Opened 19 months ago

Last modified 18 months ago

#14844 new task

SpecConstr also non-recursive function

Reported by: nomeata Owned by:
Priority: normal Milestone:
Component: Compiler Version: 8.5
Keywords: SpecConstr Cc: sgraf
Operating System: Unknown/Multiple Architecture: Unknown/Multiple
Type of failure: None/Unknown Test Case:
Blocked By: Blocking:
Related Tickets: Differential Rev(s):
Wiki Page:

Description

In order to fix the regressions introduced by loopification (#14068), we probably need to get SpecConstr also do something about non-recursive functions.

In a first iteration, we might want to enable it for non-recursive functions straight-away, and see if it fixes the regressions introduced by Loopification.

But if this turns out to be too slow/too expensive, we should try specializing non-recursive local functions if there is only one call-patterns. That ought to be a straight win in all cases anyways.

Change History (10)

comment:1 Changed 19 months ago by simonpj

Keywords: SpecConstr added

comment:2 Changed 19 months ago by sgraf

See also my closing thoughts in Trac:855#comment:12. TLDR; Integrate SpecConstr into the simplifier as a fallback for when the inliner bails out. May even apply to non-recursive bindings, at least when there's only one call pattern.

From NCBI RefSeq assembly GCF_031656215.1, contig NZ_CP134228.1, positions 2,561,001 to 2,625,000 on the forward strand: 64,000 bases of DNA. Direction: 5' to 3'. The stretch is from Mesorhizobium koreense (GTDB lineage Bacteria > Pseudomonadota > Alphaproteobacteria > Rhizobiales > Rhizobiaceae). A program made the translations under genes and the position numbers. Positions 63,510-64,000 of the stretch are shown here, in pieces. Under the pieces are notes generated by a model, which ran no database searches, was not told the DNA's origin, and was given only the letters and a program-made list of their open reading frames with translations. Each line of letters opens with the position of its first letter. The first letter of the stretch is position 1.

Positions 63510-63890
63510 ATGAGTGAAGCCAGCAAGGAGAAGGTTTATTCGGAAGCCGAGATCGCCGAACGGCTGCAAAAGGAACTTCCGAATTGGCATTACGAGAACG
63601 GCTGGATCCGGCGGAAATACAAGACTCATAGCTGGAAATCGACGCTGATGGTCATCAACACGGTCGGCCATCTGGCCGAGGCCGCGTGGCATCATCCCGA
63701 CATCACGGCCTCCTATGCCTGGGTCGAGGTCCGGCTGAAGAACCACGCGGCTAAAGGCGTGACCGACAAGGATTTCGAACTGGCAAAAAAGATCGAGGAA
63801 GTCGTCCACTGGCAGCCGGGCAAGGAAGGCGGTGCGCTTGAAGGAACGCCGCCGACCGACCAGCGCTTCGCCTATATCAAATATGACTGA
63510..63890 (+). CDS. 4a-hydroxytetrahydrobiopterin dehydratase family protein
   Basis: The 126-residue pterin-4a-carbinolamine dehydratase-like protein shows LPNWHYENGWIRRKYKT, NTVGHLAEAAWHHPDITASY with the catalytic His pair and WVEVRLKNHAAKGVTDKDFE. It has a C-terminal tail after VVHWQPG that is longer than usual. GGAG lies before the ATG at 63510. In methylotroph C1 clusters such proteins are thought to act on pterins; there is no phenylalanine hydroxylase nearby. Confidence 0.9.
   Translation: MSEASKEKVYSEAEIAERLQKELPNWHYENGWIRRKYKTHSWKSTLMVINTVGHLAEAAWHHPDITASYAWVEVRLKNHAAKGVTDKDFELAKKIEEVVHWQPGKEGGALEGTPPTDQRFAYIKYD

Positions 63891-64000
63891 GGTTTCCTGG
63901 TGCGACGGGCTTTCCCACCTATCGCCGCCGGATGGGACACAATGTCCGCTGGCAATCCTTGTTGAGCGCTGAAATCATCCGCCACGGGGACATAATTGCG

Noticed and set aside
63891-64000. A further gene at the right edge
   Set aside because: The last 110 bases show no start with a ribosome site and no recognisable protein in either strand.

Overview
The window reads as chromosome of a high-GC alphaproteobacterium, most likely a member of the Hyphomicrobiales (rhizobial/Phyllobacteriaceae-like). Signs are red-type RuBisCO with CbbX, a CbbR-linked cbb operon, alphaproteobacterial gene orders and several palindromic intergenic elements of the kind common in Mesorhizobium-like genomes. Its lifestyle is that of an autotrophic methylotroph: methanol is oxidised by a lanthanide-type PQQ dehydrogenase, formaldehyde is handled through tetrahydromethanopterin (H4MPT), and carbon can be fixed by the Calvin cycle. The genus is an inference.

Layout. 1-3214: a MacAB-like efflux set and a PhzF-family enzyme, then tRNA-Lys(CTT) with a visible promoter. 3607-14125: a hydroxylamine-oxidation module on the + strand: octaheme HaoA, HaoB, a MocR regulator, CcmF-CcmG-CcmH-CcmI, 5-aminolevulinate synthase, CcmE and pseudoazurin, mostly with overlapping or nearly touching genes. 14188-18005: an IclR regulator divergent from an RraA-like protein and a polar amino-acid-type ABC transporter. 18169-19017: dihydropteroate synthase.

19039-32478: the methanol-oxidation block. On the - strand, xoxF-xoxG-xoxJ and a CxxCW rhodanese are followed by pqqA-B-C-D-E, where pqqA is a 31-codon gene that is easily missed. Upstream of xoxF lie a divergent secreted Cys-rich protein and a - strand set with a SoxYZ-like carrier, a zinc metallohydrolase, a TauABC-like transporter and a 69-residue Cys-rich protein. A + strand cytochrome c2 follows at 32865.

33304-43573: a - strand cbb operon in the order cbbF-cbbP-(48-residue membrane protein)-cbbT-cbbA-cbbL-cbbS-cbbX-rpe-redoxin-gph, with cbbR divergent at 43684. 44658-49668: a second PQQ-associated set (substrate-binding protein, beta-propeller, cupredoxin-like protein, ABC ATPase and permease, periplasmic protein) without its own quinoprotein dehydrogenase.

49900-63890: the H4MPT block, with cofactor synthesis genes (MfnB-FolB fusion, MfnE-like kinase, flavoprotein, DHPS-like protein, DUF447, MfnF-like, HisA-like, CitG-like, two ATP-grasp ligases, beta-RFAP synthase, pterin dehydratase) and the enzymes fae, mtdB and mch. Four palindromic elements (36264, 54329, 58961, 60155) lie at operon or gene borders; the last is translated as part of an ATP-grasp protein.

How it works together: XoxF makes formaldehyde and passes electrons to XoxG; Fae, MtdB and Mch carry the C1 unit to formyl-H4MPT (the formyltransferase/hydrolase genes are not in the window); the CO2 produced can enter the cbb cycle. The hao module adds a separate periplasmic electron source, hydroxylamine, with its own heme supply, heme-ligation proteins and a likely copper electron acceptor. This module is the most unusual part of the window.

comment:3 Changed 18 months ago by nomeata

@sgraf, are you actively working on SpecConstr, and if so, is your patch going to help with this (specconstring non-recursive functions)?

comment:4 Changed 18 months ago by nomeata

I have been staring at the SpecConstr code quite a bit now (which is pretty dense, I must say), and am no longer able to say with certainty that SpecConstr only works on recursive functions. In fact, it seems that Note [Local let bindings] implies local non-recursive lets are being specialized! (despite Note [Good arguments] claiming it only works for self-recursive functions…

It seems that specialization for non-recursive functions was added in changeset:99f41975ae61fc919638aa389199b32742332eff by Simon PJ (maybe not all notes were updated to reflect this change)?

comment:5 Changed 18 months ago by nomeata

I stared some more at the code, and learned:

  • Currently, SpecConstr does specialize local non-recursive functions, but not top-level non-recursive functions. Comment in the source code about that: “Oddly, we don't seem to specialise top-level non-rec functions”. This can be fixed in scTopBind.
  • Together with loopification, SpecConstr only specialized everything as before if it is run twice, with a simplification in between. Otherwise, it refuses to specialize the outer non-recursive function because it does not see that its parameters are being scrutinized. I hope this can somehow be fixed in SpecConstr, so that it anticipates the state after simplifications.
Last edited 18 months ago by nomeata (previous) (diff)

comment:6 Changed 18 months ago by nomeata

And here some details on the second point. After the first run of SpecConstr, we have somthing like this